Monday, 26 April 2010

Interesting Ways to Combat Malaria: Reflections on World Malaria Day

If there are two things that I can readily point to that I hate with a passion, they are the mosquito and the disease that it spreads, malaria. Last Sunday, 25th April, was World Malaria day, and as usual Ghanablogging decided to make it a blog action day. Below is my post:

Malaria is undoubtedly one of the parasitic infections of prime medical concern, as more than half of the earth's population are at the risk of this dangerous disease. World Health Organization (WHO) statistics show that the situation is particularly dire in Africa:
One in every five (20%) childhood deaths is due to the effects of the disease. An African child has on average between 1.6 and 5.4 episodes of malaria fever each year. And every 30 seconds a child dies from malaria.
In spite of this grim revelation, the incidence of the disease is actually declining in many countries on the continent. Most of the gains made in containing the spread of malaria are as a result of interventions such as sanitation campaigns, Insecticide-Treated Nets (ITNs) and combination therapy. In addition to the above measures, there are a number of interesting ways through which people hope to reduce the spread of malaria all over the world.

Short Message Service (SMS) Technology
Many organizations are taking advantage of the ubiquity of mobile phones in even the remotest areas to introduce innovative applications based on SMS technology to combat malaria on many fronts. One of the interesting solutions I found is called SMS for Life, which is a partnership between Norvatis, Roll Back Malaria, Vodafone, IBM and Tanzania's Ministry of Health. SMS for Life uses a combination of various technological tools to track and measure the delivery of essentials to rural health facilities. The pilot programme that was run in Tanzania delivered astounding results.

Genetically-Modified (GM) Mosquitoes
The vector of the malaria parasite, the female Anopheles mosquito, can be manipulated genetically in order to limit its ability to carry the plasmodium parasite. Since DNA ultimately controls biological processes in living organisms, this method promises to be very effective in controlling mosquito populations, and hence malarial infections. Further, male mosquitoes can also be sterilized, preventing them from fertilizing the female mosquitoes, thus depriving the malarial pathogens of a suitable host. Preliminary research have produced some successful results but it may take a while for actual application due to ethical reasons.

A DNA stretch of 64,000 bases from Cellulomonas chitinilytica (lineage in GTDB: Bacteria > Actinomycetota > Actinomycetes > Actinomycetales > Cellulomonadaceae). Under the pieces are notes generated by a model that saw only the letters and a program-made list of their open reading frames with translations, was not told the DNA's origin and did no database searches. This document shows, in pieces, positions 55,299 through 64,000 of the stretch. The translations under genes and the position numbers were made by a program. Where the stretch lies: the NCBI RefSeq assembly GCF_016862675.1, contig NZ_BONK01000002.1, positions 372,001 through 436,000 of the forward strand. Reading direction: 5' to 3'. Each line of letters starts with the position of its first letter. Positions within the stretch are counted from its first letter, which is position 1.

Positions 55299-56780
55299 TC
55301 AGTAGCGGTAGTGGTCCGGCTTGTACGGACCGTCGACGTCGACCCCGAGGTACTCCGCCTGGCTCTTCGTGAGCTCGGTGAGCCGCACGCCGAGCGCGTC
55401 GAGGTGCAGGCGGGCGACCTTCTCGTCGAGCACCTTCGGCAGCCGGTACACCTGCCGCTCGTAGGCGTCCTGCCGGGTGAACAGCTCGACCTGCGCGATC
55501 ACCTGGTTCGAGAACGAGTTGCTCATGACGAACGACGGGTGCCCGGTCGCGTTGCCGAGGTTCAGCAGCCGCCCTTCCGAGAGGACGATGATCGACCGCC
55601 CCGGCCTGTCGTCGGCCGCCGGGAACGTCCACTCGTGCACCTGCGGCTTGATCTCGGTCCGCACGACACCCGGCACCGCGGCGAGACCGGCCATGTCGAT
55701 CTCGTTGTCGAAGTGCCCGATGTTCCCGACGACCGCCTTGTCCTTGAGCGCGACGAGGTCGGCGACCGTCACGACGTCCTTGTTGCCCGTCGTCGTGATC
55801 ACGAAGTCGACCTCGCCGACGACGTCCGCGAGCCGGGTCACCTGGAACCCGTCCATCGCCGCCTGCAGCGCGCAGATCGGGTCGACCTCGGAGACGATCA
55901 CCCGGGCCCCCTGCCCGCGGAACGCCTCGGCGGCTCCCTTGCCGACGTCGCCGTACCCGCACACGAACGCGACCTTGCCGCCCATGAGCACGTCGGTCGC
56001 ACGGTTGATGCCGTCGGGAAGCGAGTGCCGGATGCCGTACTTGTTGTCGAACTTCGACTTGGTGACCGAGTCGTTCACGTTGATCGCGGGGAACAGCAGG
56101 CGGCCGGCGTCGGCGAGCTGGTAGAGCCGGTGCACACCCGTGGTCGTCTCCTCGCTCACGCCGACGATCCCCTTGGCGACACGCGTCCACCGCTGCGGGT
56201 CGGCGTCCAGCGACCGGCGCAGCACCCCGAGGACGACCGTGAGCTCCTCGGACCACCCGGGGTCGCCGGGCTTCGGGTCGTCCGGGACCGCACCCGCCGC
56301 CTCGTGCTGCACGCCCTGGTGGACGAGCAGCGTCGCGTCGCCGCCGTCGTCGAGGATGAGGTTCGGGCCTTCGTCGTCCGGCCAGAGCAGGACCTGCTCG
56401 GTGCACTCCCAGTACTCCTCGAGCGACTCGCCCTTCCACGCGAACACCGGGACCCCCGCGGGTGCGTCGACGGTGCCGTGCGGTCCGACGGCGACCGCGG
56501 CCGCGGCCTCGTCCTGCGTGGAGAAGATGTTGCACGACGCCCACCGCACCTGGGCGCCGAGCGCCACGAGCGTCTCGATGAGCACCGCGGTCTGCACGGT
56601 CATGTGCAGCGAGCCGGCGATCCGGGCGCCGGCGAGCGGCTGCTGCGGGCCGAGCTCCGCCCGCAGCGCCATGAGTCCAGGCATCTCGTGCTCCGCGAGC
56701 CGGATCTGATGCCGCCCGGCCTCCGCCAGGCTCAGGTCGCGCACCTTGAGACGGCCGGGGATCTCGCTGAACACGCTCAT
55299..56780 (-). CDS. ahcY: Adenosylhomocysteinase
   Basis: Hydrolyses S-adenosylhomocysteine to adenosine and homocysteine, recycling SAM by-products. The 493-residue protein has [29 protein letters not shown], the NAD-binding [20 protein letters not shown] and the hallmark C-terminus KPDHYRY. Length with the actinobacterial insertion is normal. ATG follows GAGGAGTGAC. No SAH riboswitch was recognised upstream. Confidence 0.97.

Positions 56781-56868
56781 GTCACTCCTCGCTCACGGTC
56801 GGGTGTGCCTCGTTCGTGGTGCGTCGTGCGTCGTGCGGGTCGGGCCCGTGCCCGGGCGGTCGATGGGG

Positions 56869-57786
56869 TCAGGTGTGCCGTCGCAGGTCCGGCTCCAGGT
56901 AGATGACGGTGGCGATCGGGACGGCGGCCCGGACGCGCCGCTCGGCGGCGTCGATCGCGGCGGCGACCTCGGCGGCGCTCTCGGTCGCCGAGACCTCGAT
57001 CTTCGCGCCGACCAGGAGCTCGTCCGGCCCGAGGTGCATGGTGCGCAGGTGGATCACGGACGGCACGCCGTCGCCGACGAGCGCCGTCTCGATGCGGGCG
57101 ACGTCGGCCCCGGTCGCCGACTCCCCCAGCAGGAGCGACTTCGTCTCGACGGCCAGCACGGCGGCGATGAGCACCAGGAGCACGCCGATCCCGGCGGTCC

New Diagnostic Methods, New Drugs and Vaccines
The incidence of resistance observed in the Plasmodium parasite the world over presents a grave danger to malaria control measures. However, teams of researchers and scientists are rising up to the challenge, bringing out brilliant and innovative new diagnostic methods, drugs and vaccines. Immunochromatographic methods are fast gaining reputation as diagnostic methods of choice as they score quite highly when criteria such as affordability, technical level of staff, accuracy and speed are taken into consideration. Also, antibiotics such as tigecycline are opening new windows of hope against Multi-Drug Resistant (MDR) Plasmodium falciparum as demonstrated in Bangladesh. In the area of new vaccines, many research teams are striving to be the first to introduce a very effective and widely used antidote to the noxious scourge of malaria. It is refreshing that African scientists are playing a central role in this development since Sub-Saharan Africa is the most badly hit region.

The Way Forward
There are lofty international targets that must be met by 2015 in the fight against malaria. Although these targets are unlikely to be met by the deadline, recent overall progress worldwide leaves a warm glow in my heart. All members of the international community including Ghana must work extra hard to meet national roadmap deadlines as spelt out in their national strategies. Finally we must all start thinking of how we can contribute to rolling back malaria in our various communities.

Do you have great ideas of your own about how malaria can be contained? What are some of the success stories that you know about anti-malaria work? What are thoughts about malaria? What experiences have you had with the disease? Please hit me with your stories!


  1. Thanks for sharing. Malaria must be nipped in the bud. We should not allow it to always kill our future leaders. It can be stopped and we must do that now.

  2. Nana, thanks for commenting on my blog.

    I also think there should be a radical shift in our health system, so that it is more preventive in orientation than just curative. We must go beyond the prevailing rhetoric, since we know how health impacts on productivity and other things. Malaria must be defeated!


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